Car Seat Safety Reminders Every Parent Should Know

By Michael Molina, community health educator at CHOC Children’s

Car seat safety: selection tips every parent should know

Car seats and booster seats are the basic protection systems for passengers who are too small to get the full safety benefits from adult seat belts. Choosing the right seat is an important part of keeping your child safe on the road.

The best seat is one that:

  • Fits your child: appropriate for the child’s age, height, weight and development level
  • Fits in your vehicle
  • Is in good condition: has not been in a crash, is not expired or recalled, and has no labels missing
  • You can afford: inexpensive seats may meet the same national safety standards as their more expensive counterparts, but may not have the same comfort features

Remember to register your car seat to ensure you receive any relevant recall information from the manufacturer.

Refer to The Ultimate Car Seat Guide produced by Safe Kids, a nonprofit organization working to help families and communities keep kids safe from injuries, for personalized car seat tips based on your child’s age and weight.

To speak to an experienced child passenger safety technician, please call CHOC Children’s community education department at 714-509-8887.

Car seat safety: direction is key

The direction your child faces in their seat matters. Many children move to the next seat stage before they are ready, potentially putting them at greater risk for injury in a crash.

Current California law requires children under age 2 to be rear-facing. This helps protect their developing fragile spinal cords during a collision by the seat absorbing the force of a crash, rather than the child taking the brunt of the impact. Keep your child rear facing as long as possible, until they reach the maximum weight or height limit of their seat. This could mean beyond two years old.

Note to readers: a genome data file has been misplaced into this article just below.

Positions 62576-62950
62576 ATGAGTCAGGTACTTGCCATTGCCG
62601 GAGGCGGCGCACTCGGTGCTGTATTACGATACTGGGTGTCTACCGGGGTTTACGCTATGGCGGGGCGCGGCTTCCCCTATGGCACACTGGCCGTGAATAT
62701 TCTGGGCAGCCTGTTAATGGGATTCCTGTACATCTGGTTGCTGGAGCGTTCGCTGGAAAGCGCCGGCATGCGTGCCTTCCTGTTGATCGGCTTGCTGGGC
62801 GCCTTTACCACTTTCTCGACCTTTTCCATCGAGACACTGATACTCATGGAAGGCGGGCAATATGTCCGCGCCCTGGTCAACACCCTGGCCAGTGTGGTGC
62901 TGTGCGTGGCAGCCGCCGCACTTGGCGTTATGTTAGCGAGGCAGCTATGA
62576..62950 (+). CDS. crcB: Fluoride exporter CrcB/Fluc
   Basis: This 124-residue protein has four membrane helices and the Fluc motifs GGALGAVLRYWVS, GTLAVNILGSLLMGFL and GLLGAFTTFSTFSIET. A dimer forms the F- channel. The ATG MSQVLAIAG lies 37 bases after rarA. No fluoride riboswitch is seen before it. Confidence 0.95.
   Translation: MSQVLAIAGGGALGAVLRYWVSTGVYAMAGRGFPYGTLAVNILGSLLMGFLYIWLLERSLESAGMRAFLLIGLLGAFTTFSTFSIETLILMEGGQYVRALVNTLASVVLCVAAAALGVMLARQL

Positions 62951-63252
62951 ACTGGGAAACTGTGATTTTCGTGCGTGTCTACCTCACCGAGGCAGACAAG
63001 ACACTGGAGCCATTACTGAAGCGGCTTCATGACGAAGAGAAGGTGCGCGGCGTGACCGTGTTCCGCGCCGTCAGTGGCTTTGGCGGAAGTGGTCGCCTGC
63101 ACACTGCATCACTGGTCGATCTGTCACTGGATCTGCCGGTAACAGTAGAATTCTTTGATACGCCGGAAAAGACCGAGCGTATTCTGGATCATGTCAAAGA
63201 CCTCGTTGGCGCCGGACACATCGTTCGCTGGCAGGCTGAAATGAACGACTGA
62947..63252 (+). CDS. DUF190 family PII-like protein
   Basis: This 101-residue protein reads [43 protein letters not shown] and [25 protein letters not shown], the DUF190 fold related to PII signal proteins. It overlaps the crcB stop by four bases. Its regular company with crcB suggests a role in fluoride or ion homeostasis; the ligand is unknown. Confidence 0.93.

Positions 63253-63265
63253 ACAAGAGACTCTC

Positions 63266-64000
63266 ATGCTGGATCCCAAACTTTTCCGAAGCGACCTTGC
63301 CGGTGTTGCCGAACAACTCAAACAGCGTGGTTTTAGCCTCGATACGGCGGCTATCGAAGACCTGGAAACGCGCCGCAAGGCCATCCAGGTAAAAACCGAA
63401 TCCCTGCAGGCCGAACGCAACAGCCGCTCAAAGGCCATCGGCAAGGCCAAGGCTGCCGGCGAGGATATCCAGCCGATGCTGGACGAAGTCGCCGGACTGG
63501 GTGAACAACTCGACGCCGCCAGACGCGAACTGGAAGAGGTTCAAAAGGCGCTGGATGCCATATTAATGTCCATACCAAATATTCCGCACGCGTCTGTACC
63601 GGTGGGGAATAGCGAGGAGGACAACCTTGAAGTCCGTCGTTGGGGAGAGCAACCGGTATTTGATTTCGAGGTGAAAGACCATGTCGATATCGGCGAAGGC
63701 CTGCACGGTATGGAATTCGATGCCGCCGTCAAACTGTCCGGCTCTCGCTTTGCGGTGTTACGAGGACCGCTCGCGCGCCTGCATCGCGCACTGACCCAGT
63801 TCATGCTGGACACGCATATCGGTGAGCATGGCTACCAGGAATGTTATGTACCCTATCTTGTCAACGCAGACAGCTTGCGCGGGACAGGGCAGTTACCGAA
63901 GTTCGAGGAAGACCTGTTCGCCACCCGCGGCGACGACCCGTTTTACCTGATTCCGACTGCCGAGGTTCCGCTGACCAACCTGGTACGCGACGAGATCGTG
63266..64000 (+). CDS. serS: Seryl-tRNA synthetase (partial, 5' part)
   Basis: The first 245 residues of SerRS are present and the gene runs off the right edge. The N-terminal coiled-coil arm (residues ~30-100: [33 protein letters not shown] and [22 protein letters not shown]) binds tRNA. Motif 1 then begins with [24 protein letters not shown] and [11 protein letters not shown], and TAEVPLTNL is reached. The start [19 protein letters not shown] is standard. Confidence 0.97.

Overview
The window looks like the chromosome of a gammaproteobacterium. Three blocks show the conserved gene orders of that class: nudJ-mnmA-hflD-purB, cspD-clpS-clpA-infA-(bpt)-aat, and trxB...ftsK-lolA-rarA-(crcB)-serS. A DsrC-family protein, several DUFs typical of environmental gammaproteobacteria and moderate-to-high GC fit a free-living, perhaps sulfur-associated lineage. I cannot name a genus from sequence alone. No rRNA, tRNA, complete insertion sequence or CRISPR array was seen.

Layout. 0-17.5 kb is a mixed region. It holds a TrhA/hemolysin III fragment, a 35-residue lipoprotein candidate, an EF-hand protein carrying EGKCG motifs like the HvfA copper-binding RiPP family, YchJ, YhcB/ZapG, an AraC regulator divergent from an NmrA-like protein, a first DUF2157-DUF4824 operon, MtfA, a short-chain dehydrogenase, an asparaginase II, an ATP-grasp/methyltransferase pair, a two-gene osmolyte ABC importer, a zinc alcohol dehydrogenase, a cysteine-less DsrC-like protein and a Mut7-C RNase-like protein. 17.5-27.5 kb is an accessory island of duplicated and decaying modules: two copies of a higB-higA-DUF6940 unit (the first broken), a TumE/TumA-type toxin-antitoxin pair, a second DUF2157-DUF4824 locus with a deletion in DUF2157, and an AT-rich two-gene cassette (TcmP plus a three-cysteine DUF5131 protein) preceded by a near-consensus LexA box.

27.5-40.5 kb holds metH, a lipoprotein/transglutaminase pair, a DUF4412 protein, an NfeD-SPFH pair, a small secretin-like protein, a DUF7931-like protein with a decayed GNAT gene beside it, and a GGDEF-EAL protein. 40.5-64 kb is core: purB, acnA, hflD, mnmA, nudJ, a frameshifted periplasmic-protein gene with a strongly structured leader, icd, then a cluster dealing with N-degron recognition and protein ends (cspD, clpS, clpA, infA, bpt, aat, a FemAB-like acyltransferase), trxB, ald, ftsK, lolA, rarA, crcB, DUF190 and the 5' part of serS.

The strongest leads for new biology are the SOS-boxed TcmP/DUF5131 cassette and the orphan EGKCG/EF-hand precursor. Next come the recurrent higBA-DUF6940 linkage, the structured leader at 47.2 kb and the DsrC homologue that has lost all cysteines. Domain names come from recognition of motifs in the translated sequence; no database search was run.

Car seat safety: location matters

The back seat is best for children under age 13. The back middle seat is the safest place for them because it will protect them from a crash and they won’t be injured by airbags. If you are unable to install a car seat in the middle seat, consider placing your child on the curb side, as opposed to the street side. Never place an infant carrier in the passenger seat, and always have children in booster seats use both the lap and shoulder belt.

Car seat safety: do’s and don’ts of installation

In the U.S., 59 percent of car seats are installed incorrectly. In Orange County, 98 percent of car seats inspected by Safe Kids’ Orange County chapter are misused. This may put your child at risk for injury in a crash.

Do’s Don’t’s
Do read and follow your car seat instructions and vehicle owner’s manual. Don’t use the seat belt and the lower anchors together to install car seats.
Do use tether anchor for forward-facing car seats. Don’t sacrifice the middle seat just because it doesn’t have a lower anchor system. Try using the seat belt for installation and make sure it doesn’t move more than 1 inch from the belt path.
Do lock the seat belt if you are installing your car seat with the seat belt and not the lower anchors. Don’t use a lap-only belts for children using booster seats. Use a 3-point lap-and-shoulder belt to have full upper body protection.
Do the 5 Step-Test for your booster seat child to know if he or she is ready to ride without a booster. Don’t ignore the labels on the car seats.
Do choose a car seat that you will correctly and consistently use Don’t install a car seat in the front passenger seat. The back seat is the safest location for your child to ride. If there is no back seat, make sure to turn off the front passenger air bags.


Car seat safety: harnessing 101

Proper use of the harness or seatbelt ensures your child is securely positioned in a car seat, booster seat, or vehicle seat, and provide optimal protection in the event of a crash. Here are some helpful tips for adjusting the harness and seatbelt securely for your child.

Rear facing: